Astrid and Rose

When a batch of castings is ready, I take them to London either for hallmarking at the Assay Office or for gold plating. I use a fantastic gold platers in Hatton Garden, and I often drop into a couple of shops to pick up supplies like chains and wire. I normally spend a day or two in London every couple of months, and try to fit in seeing my Mum on those days for lunch, as it’s a half way meeting point for us.

One day a week I also teach visual art classes to adults. I feel connected to people when I teach; you meet so many different characters and I care about my students a lot. It also gives me more stability financially, especially if I’m having a quiet month with jewellery orders. One day I hope to build a large studio at home, and use it to teach my own workshops, both for visual arts and jewellery. This is a long-term goal, so it’s really important that I continue my teaching practice and build myself a positive reputation as a tutor.

In the evening I stop for a break around 5.30 to feed Pedro and have a play. He gets bored around this time so it's a perfect little break for the two of us. I go back to the computer at 6 and finish off emails and admin, and tidy up my workspace. My workbench is always messy and I make sure I leave it tidy to start afresh the following day. I start making dinner at around 6.30, after that I make sure I spend quality time with Jay and Pedro.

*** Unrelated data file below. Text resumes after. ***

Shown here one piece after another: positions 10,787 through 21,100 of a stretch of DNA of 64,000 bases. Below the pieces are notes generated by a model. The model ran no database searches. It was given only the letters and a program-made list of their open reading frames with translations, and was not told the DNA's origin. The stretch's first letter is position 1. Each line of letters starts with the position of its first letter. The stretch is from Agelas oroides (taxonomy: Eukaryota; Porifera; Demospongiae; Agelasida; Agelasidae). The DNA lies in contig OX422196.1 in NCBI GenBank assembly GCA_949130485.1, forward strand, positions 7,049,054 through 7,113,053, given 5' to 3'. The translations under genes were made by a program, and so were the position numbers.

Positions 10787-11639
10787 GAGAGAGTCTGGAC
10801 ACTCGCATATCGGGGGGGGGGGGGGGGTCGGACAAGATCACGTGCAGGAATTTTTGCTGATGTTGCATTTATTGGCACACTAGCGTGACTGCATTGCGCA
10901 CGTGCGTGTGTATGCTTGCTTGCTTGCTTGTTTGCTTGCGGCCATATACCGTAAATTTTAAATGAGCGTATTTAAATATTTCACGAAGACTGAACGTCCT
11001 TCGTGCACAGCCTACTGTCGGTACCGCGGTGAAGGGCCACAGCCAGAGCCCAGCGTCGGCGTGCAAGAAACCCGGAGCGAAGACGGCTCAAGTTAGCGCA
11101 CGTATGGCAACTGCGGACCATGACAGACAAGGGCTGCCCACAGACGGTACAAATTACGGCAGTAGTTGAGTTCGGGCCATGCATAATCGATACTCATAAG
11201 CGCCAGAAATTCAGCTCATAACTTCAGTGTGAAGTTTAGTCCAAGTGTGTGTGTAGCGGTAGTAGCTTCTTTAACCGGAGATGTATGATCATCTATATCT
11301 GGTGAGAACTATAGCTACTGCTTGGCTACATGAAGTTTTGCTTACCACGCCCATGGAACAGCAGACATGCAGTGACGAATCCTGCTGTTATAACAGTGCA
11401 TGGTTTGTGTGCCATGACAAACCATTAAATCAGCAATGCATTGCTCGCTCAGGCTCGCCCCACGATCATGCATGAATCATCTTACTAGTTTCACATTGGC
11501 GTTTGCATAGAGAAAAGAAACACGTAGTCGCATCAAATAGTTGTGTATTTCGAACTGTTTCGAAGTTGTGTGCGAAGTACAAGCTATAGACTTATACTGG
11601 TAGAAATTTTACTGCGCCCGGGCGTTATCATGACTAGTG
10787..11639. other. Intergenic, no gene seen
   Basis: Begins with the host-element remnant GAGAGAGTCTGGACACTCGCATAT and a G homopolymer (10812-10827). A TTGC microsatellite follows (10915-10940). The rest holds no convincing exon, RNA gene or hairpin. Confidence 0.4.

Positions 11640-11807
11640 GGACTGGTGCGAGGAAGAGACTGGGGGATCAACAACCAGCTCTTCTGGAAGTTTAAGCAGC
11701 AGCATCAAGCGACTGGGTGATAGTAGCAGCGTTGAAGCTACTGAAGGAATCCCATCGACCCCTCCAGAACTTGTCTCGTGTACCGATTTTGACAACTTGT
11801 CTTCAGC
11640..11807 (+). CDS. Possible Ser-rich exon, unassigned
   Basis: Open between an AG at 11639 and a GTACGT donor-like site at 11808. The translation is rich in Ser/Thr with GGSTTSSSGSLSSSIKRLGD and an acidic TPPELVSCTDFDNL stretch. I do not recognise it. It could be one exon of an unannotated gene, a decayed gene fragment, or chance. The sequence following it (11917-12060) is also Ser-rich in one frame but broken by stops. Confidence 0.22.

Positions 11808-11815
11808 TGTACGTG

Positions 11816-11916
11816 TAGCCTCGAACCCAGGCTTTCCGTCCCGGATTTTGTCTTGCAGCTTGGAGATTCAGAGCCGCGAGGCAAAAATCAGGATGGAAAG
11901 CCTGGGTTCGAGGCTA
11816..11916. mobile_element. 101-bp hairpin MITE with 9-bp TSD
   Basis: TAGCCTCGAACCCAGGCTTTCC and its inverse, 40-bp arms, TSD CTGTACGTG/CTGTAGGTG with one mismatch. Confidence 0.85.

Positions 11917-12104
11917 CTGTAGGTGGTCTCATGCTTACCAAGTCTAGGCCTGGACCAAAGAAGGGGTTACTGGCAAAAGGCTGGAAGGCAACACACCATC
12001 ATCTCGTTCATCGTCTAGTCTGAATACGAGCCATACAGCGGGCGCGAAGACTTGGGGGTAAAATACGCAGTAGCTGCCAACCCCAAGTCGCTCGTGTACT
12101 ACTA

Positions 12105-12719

Astrid and Rose

In the evenings, I like to spend some time crafting. At the moment I am really enjoying sewing and textiles, and have just finished an embroidery. It’s a lovely way to relax and unwind and I find something very cosy about making things in the winter. 

I also spend one or two evenings a week drawing or painting a new project for my art students. I love thinking of new ideas and techniques to teach, and I find that drawing and painting the projects inspires and supports my students. This week we have used charcoals which is one of my favourite mediums. The students loved it too.

On the weekends, I often work a little on Saturdays. It’s usually jobs like taking and editing photographs, uploading new product listings, and writing product descriptions. I use weekend time to make new waxes too. I have just finished making a very delicate fern in wax that I have just had cast in silver. It’s a new piece to add to my woodland collection, and I am going to start making some wildflowers for rings over the next couple of months.

Astrid and Rose

I use a special jeweller’s wax to make my miniatures. The wax is available in different levels of hardness. I like the blue wax the most, as it’s quite a hard wax, and I use Wolf carving tools, as the blades are so sharp; they are the most incredible quality. I also use a softer pink wax for more delicate work, which can be moulded and softened with heat. I use a flame and the finest detailing tools to include textures on my waxes.